Younger people are way more stressed out than people over 65, according to a poll sponsored by the American Psychological Association.
HarrisInteractive has published data in its latest Healthcare Newsletter titled, “Adults Over 65 Experience Far Less Stress Than Adults in All Other Age Groups.”

These findings are part of a deeper dive into the APA’s report published in October 2007, Stress in America.

The highest levels of stress in America are in the 35-49 age cohort, followed by people aged 25-34.
6 in 10 people aged 35-49 say they are concerned about the level of stress in their everyday lives, and that they’ve experienced a high rating of stress in the past month (note that the survey was taken between August 31 and September 11, 2007, a time of the year not generally assumed to be as stressful as, say, Christmas holiday time full of family pressures and spending).
50% of people in that age group also say that their level of stress has increased over the past 5 years.
Contrast this pressure-cooker mental state with the “very positive mental health” outlook of 3 in 4 people age 65 and over. They’re not worried about the key stress drivers of money, family, hosuing costs, or work. But, they are most stressed about health, cited by 72%, and health-related problems of their spouses, partners or children (67%).
There are many causes of stress cited by the stressed-out. Most common factors are work, money, workload, kids, and family responsibilities.
Overall, the 4 most common causes of stress among the 35-49 year olds are, not surprisingly, money (cited by 80%), kids (for 73%), family responsibilities (among 67%) and housing costs (for 62%).
The negative health consequences of stress are especially pronounced in younger age groups: loss of sleep, which hits 1/2 of all age groups under 65; anger and/or fatigue, hitting 50-60% of those under 65; and upset stomach, headaches, sadness, muscle tension, and change in appetite experienced by 25-45% of people depending on age.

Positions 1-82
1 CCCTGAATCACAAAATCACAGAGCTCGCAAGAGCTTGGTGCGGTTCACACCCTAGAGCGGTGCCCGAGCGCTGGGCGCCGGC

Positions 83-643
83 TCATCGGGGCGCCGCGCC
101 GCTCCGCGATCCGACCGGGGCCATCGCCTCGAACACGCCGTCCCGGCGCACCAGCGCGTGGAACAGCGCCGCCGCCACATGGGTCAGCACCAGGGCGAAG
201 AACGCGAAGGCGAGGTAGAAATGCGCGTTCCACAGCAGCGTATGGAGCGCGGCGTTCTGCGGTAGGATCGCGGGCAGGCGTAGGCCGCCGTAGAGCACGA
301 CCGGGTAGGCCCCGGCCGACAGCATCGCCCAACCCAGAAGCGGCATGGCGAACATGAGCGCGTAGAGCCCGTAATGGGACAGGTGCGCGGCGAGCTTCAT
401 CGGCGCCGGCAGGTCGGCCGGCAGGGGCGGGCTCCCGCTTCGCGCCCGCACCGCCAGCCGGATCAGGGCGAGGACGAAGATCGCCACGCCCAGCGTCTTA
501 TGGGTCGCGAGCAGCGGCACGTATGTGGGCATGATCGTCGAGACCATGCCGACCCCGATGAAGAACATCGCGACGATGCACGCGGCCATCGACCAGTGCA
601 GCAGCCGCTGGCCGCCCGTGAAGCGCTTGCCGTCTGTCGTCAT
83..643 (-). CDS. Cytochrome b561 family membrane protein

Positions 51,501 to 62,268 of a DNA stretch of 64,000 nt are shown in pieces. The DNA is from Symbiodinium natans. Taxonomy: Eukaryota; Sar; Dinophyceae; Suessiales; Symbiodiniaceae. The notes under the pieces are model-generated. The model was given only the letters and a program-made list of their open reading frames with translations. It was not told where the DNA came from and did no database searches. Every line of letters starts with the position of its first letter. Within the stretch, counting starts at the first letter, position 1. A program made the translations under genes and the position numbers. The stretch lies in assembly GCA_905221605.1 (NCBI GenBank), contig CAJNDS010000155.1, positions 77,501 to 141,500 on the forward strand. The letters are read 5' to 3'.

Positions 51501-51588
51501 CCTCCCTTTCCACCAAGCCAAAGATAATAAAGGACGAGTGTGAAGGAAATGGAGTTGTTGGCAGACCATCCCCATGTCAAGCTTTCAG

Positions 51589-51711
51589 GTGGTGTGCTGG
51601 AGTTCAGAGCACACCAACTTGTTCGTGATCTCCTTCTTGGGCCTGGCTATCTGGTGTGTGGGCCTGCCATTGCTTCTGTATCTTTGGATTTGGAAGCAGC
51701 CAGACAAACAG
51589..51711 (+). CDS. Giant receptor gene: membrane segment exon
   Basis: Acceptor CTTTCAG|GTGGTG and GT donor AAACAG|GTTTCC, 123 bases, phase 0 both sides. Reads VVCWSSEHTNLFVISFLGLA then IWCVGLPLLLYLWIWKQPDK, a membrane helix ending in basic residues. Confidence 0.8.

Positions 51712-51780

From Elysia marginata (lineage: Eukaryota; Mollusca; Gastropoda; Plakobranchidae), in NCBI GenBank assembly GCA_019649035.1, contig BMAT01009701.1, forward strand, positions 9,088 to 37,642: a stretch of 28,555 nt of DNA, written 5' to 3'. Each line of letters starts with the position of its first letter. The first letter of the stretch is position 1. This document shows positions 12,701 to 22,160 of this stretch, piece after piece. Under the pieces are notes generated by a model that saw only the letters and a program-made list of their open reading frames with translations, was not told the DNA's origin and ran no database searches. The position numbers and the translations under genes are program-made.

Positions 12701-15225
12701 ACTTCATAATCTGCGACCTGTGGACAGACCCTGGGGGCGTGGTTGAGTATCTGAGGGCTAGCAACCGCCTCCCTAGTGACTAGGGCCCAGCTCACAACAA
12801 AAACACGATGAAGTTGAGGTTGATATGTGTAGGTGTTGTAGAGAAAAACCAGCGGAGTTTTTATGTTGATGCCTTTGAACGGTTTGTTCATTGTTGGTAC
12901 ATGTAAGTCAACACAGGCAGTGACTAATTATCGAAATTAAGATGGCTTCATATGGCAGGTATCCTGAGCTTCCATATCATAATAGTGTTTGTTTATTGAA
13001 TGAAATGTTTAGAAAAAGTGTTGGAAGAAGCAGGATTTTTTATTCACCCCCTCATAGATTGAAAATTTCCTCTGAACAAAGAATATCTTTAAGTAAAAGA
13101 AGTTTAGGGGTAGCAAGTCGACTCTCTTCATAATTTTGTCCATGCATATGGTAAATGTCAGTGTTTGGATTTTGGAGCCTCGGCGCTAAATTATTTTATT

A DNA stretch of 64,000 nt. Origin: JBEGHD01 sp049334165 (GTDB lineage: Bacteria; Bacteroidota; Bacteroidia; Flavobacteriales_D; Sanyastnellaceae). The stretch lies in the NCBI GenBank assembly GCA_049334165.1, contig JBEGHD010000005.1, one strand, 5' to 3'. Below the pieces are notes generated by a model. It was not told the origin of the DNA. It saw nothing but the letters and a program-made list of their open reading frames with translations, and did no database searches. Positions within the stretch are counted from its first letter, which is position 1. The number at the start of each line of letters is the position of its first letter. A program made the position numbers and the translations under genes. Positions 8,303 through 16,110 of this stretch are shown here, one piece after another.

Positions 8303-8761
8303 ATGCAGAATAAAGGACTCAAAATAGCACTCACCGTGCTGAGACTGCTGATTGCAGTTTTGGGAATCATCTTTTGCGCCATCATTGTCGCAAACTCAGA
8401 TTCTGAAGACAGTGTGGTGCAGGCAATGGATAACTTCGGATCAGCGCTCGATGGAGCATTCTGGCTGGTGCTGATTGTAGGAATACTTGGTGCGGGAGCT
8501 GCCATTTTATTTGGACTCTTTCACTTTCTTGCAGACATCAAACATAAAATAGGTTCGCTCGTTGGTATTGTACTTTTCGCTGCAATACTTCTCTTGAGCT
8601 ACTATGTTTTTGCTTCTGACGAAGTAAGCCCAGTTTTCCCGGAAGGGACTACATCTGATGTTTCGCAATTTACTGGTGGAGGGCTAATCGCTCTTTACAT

Health Populi’s Hot Points: It’s good to be 65! at least according to the APA’s findings. What’s of most concern here through Health Populi’s lens is the health impact of stress. Perhaps we should all learn from the meditative teachings of the late guru of George Harrison and the Beatles, the late Maharishi Mahesh Yogi who peacefully passed away earlier this month at the age of 91.
There is an hypothesis that Americans’ high level of stress vs. people of other nations has led to a higher prevalence of chronic disease in the U.S. This theory is explored in the essay, Difference in Disease Prevalence as a Source of the U.S.-European Helath Spending Gap, which HarrisInteractive cites in its newsletter.
In particular, the U.S. has a much higher prevalence of the costly conditions of heart disease, cancer, and diabetes. A concerted public health effort of major import to stop smoking, reduce obesity and overweight, and get moving could yield lower spending in the United States. It’s not about the technology; it’s about public health.